Like many white-skinned Americans, I’ve been spending a lot of time absorbing information over the past few weeks. I’ve also been evaluating my own thought patterns and habitual/learned thinking. As a Christian, I’ve been praying for our world, those most closely affected, and for how I can respond.
I’ve had to look in the proverbial mirror and ask myself, “Am I part of the problem or part of the solution?” We do have a real problem in America. Black people have been treated unjustly for hundreds of years. In more recent years, some progress has been made, but it’s not enough. The news of 2020 has revealed the systemic and systematic injustice toward black people. I dare say we’re living in a time when there is no middle ground. If I’m not advocating for justice for black people, I can say with certainty I am part of the problem.
It is imperative that we put our feelings aside and look at the facts of this issue: black lives have not been seen as equal. Then communicate the realities to our children in a way that makes it clear: Jesus loves all people and black lives matter to Him and creating a world where black lives matter to all. His way is one of truth and grace. Today’s headlines that include black men and women being wrongfully killed should propel us forward to see the kind of justice that Jesus would bring.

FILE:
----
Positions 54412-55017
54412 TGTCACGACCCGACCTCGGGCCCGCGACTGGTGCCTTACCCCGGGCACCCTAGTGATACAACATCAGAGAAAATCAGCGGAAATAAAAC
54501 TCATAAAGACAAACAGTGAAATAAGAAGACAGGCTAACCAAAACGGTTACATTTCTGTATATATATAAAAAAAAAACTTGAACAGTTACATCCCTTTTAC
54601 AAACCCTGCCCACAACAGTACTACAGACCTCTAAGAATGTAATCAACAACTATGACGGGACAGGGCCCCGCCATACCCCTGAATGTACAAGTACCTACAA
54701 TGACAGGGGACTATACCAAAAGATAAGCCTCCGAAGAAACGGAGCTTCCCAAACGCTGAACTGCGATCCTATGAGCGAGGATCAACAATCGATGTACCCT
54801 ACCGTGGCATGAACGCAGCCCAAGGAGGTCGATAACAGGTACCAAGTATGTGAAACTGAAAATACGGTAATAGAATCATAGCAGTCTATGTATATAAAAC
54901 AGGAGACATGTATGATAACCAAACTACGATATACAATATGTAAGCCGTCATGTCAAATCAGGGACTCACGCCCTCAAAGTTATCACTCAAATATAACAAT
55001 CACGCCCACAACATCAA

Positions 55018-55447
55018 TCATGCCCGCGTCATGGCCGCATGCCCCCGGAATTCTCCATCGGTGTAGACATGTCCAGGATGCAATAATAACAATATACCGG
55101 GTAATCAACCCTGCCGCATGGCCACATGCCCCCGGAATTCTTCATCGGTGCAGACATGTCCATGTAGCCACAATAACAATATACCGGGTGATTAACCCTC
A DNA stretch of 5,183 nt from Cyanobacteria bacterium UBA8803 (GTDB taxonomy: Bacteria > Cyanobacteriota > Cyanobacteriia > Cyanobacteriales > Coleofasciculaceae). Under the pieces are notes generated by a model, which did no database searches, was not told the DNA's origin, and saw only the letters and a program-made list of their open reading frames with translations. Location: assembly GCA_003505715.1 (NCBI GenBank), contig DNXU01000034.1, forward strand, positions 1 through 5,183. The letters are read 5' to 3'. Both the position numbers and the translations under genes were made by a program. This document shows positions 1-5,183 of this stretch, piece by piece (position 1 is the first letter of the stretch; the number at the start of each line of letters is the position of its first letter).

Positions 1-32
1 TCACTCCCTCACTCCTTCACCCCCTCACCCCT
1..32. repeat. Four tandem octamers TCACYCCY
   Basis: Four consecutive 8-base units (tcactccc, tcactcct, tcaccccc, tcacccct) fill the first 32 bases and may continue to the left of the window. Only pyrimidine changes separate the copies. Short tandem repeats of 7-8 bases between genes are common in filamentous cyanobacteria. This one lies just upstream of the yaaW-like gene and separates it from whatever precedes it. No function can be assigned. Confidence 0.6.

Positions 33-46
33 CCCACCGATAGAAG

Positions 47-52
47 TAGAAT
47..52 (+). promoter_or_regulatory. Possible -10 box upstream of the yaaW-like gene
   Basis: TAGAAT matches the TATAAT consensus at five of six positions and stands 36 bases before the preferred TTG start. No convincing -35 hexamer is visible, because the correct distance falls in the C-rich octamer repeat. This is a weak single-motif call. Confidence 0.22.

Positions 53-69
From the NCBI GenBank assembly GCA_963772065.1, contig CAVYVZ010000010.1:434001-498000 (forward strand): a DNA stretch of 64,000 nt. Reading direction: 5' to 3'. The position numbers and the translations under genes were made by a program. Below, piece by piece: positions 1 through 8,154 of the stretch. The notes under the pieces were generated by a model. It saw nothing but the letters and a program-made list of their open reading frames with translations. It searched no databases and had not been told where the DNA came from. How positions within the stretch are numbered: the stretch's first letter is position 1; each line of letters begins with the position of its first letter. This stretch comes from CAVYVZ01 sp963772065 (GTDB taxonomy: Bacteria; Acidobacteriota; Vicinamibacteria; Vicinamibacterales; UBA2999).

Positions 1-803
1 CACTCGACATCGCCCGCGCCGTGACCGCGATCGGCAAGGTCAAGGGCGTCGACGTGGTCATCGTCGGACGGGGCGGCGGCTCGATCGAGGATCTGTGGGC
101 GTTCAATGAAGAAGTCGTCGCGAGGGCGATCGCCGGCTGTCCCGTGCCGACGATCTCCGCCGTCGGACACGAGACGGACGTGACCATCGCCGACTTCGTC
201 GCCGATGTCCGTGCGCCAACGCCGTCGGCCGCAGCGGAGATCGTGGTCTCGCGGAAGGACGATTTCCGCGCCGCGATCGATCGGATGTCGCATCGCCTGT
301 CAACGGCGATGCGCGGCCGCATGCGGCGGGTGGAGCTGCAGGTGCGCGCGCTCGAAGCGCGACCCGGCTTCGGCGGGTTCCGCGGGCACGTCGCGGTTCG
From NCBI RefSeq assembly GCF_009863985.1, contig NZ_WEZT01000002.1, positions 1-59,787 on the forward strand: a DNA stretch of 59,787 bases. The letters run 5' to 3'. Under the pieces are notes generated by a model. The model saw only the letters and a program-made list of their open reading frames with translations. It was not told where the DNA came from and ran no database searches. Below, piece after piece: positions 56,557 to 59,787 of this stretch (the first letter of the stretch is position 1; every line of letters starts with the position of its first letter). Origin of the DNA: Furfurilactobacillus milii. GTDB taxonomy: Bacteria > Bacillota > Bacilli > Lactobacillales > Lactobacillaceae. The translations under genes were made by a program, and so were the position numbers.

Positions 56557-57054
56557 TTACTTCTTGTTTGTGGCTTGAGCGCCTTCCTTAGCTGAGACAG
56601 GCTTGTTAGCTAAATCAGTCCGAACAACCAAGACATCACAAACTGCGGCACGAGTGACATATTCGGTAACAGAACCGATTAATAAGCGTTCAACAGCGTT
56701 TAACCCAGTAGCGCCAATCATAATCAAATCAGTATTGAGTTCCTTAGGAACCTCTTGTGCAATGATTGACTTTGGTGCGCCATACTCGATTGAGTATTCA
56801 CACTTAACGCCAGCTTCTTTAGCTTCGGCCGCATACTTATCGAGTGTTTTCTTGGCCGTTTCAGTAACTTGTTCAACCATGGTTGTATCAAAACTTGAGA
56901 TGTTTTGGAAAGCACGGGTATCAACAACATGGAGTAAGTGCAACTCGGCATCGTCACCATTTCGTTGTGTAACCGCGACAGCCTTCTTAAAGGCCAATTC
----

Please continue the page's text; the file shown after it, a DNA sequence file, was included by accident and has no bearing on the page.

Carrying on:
What do our kids need to know? That is certainly age-dependent, but here are 3 basic talking points:
1. Every life including black lives, matters to God. Every person of every color, nation, tribe and tongue is of value in God’s eyes.
2. Black lives have not been equally valued in America. Blacks were treated as property, not people. The treatment of black-skinned people is a source of shame.
3. Christians should act like Jesus. Jesus came to save the lost. He came to bring sinners to repentance. He loved people and hated sin. Christ Jesus is our example of how to love and we are given clear commands on how to do this in the Bible. This includes standing up for justice for black Americans who are being treated unjustly.
Here are two key Bible verses to frame your conversation:
Matthew 22:36-40 “Teacher, which is the greatest commandment in the Law?” Jesus replied: “‘Love the Lord your God with all your heart and with all your soul and with all your mind.’ This is the first and greatest commandment. And the second is like it: ‘Love your neighbor as yourself.’ All the Law and the Prophets hang on these two commandments.”
Micah 6:8 He has shown you, O mortal, what is good. And what does the Lord require of you? To act justly and to love mercy and to walk humbly with your God.
These are fundamental issues that we should not leave to the government to fix. Our individual thinking and actions – that will be reflected in our families in our churches and in our communities – must change to love our neighbors from every race, tribe and tongue.
Pray as a family for God’s Kingdom to come and His will to be done on earth as it is in Heaven. (The Lord’s Prayer – Matthew 6: 9-13)